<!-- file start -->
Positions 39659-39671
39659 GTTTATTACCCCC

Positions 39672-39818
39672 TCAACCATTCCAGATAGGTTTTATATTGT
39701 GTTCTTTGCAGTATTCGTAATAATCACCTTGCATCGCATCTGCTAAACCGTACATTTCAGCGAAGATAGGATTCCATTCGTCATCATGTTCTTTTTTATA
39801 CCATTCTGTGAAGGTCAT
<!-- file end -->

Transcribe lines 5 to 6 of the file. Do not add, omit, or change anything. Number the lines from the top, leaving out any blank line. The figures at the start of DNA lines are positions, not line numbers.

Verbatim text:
39701 GTTCTTTGCAGTATTCGTAATAATCACCTTGCATCGCATCTGCTAAACCGTACATTTCAGCGAAGATAGGATTCCATTCGTCATCATGTTCTTTTTTATA
39801 CCATTCTGTGAAGGTCAT